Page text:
Yesterday some pro-Taiwan independence supporters protested in front of the Ministry of Foreign Affair’s Bureau of Consular Affairs office. They demanded that a stick of “Republic of Taiwan” be put on the cover of “Republic of China” passport. It seemed that the independence of Taiwan would become a reality by so doing. Anyone with a sensible mind, even those in favor of the independence of this island, would know that such act meant nothing but called media attention.
Ironically speaking, albeit they deny themselves Chinese, what they have done is absolutely Chinese.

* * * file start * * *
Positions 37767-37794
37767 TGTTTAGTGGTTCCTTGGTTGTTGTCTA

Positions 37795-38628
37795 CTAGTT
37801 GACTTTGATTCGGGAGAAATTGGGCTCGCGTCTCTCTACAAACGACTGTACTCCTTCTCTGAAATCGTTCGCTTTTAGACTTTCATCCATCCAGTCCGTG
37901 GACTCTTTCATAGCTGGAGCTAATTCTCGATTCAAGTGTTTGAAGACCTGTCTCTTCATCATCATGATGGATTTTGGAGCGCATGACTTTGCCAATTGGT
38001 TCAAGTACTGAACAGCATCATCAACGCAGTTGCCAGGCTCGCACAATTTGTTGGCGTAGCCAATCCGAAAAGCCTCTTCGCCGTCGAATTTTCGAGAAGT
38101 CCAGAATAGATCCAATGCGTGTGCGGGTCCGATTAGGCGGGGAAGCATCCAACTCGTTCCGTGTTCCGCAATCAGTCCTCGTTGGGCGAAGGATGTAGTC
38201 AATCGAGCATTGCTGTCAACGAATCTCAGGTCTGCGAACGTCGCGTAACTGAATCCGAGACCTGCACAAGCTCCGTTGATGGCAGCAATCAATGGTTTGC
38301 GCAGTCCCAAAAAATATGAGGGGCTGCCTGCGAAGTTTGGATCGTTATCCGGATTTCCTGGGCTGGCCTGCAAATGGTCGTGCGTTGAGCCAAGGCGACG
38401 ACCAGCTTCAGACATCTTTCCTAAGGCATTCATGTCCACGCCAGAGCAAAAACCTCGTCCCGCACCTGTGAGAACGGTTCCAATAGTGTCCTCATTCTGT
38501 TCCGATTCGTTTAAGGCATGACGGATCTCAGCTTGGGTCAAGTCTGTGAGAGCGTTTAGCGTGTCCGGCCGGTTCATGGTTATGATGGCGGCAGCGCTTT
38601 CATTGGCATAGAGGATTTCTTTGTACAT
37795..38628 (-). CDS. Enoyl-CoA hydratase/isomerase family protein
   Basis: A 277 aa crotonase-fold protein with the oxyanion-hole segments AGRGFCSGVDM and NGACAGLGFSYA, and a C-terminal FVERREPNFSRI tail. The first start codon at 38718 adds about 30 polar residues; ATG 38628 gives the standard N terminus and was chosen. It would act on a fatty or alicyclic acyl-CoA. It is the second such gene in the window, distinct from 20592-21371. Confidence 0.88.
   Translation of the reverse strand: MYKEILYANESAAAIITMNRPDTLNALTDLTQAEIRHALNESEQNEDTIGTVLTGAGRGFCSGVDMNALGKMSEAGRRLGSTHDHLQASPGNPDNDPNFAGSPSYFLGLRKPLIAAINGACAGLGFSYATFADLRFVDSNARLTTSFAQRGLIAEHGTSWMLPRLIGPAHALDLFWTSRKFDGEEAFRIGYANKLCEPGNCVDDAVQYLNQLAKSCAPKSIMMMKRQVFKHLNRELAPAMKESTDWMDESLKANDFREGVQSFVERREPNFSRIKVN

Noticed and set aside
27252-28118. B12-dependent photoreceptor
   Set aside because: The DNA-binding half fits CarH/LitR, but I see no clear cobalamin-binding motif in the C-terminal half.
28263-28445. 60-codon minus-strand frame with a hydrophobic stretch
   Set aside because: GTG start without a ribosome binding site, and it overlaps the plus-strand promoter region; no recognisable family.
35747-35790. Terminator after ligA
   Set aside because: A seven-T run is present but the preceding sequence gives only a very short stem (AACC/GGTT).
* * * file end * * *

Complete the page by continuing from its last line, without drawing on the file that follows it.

In 1921, Lu Xun (1881-1936) published a novella titled The True Story of Ah Q, which was later acclaimed as a classic profoundly characterizing Chinese. Ah Q, the antihero, represents ordinary Chinese who, as observed by Lu Xun, would look for paradoxical reasons to console themselves whenever they meet troubles instead of working positively to solve problems.
We do not encourage pro-Taiwan independence movement supporters following examples of Mao Zedong or Fidel Castro to stage armed rebellion against existing ruling power; however, we also do not believe that a political objective can be achieved inexpensively in such a manner.